LOS ANGELES – Emmy officials decided against an extreme makeover for the ceremony but are cutting back on acceptance speeches in a bid to woo more viewers.
As winners in some categories walk to the stage, short taped interviews with them will be played in lieu of "spontaneous" remarks, it was announced Wednesday.
Stars, unsurprisingly, are exempt. Writers and directors aren't.
The change was approved Tuesday night by the Academy of Television Arts & Sciences' (search) board of governors. It retreated from a proposal that would have reduced the number of awards presented.
The ceremony will continue to recognize TV's best but at a "better pace" that's more entertaining, he said.
Focus groups with viewers, as well as industry opinion, shaped the plan that could be compared to a rescue operation.
Last year, the Emmys sank to their second-lowest ratings ever, drawing fewer than 14 million viewers for the three-hour show. Length isn't the issue, though: the 2002 ceremony clocked in at 3 hours, 15 minutes, but was watched by nearly 20 million.
It's generally assumed that viewers lose interest when a ceremony's star power drops — in other words, when too little time is given to actors and too much goes to the unknowns who toil behind the cameras.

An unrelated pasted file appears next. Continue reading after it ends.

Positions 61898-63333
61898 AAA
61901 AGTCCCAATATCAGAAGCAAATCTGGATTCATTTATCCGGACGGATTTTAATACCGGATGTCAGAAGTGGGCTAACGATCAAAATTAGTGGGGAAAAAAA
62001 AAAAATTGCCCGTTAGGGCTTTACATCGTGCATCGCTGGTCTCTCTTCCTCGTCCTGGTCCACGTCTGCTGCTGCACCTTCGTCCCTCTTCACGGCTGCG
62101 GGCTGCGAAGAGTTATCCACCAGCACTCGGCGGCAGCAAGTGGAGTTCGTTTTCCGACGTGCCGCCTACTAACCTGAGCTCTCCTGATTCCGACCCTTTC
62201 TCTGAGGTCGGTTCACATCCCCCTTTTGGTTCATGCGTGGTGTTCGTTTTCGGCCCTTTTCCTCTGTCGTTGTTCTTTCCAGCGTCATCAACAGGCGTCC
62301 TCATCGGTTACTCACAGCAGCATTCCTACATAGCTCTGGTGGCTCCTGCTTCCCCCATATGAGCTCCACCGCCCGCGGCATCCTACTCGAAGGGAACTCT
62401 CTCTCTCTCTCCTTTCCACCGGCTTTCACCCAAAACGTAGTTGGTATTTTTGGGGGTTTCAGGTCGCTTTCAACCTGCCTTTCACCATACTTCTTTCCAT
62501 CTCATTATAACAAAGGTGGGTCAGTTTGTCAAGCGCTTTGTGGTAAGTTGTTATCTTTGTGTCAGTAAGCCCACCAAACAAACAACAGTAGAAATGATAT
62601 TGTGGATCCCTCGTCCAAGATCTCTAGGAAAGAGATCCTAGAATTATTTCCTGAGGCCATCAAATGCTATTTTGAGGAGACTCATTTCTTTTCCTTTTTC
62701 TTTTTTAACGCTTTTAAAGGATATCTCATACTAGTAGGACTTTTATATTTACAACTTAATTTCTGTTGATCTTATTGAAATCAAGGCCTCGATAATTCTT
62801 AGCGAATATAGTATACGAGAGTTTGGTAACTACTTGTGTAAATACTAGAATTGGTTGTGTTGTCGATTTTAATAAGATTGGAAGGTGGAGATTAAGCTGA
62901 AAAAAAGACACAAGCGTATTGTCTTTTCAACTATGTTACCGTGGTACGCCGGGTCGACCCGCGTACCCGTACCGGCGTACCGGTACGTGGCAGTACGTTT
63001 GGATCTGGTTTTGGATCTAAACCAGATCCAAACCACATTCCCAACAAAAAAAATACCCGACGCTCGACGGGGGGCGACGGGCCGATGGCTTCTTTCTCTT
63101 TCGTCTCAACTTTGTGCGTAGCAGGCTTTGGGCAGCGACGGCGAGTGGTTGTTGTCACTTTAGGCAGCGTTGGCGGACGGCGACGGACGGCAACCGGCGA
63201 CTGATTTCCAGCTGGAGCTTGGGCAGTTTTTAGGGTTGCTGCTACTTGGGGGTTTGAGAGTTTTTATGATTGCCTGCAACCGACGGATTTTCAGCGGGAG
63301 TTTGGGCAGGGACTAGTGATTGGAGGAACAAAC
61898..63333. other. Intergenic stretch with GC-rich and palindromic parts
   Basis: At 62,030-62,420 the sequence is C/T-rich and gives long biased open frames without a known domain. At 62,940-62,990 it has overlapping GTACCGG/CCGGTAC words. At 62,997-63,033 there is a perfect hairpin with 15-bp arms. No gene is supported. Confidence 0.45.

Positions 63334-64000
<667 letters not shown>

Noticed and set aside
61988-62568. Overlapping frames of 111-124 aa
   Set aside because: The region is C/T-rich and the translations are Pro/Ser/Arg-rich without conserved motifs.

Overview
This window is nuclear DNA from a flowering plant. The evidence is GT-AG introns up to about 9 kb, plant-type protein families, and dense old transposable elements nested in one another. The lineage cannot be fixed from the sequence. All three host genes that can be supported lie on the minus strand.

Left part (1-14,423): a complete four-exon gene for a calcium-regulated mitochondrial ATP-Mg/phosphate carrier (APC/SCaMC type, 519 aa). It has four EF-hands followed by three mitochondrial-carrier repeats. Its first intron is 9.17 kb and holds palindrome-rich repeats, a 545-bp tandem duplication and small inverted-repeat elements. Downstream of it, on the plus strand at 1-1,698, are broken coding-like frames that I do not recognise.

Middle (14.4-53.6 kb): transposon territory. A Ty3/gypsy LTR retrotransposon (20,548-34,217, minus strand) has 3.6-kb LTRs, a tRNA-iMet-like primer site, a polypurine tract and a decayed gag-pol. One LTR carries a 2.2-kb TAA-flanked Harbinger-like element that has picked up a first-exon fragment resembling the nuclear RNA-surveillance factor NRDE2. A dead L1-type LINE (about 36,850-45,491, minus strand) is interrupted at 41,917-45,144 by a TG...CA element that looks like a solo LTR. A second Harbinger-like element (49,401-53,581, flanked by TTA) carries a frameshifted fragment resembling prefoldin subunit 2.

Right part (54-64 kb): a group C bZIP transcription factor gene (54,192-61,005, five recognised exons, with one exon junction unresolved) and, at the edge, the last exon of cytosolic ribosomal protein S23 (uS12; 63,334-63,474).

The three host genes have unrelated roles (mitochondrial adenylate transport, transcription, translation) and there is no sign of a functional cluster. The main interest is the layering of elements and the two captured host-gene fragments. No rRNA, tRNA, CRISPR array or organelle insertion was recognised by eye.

But the idea of bumping awards in some writing and directing categories, among others, from the main ceremony met with resistance from industry guilds whose approval was required.
Instead, certain winners will be expected to keep their on-stage comments to "thank you" after their videotaped interviews are screened.
Eight writing and directing categories are affected, and the new approach may be expanded to some other categories.
A proposal to revive a best new series award, last given in 1973, was tabled but could be decided before this year's ceremony.
The reappraisal of the show began at a board meeting in late 2004, the academy said.
A total of 27 awards will be presented at the Sept. 18 ceremony. Other honors, including for technical achievement and guest actors and actresses in series, will be given at a ceremony held a week before.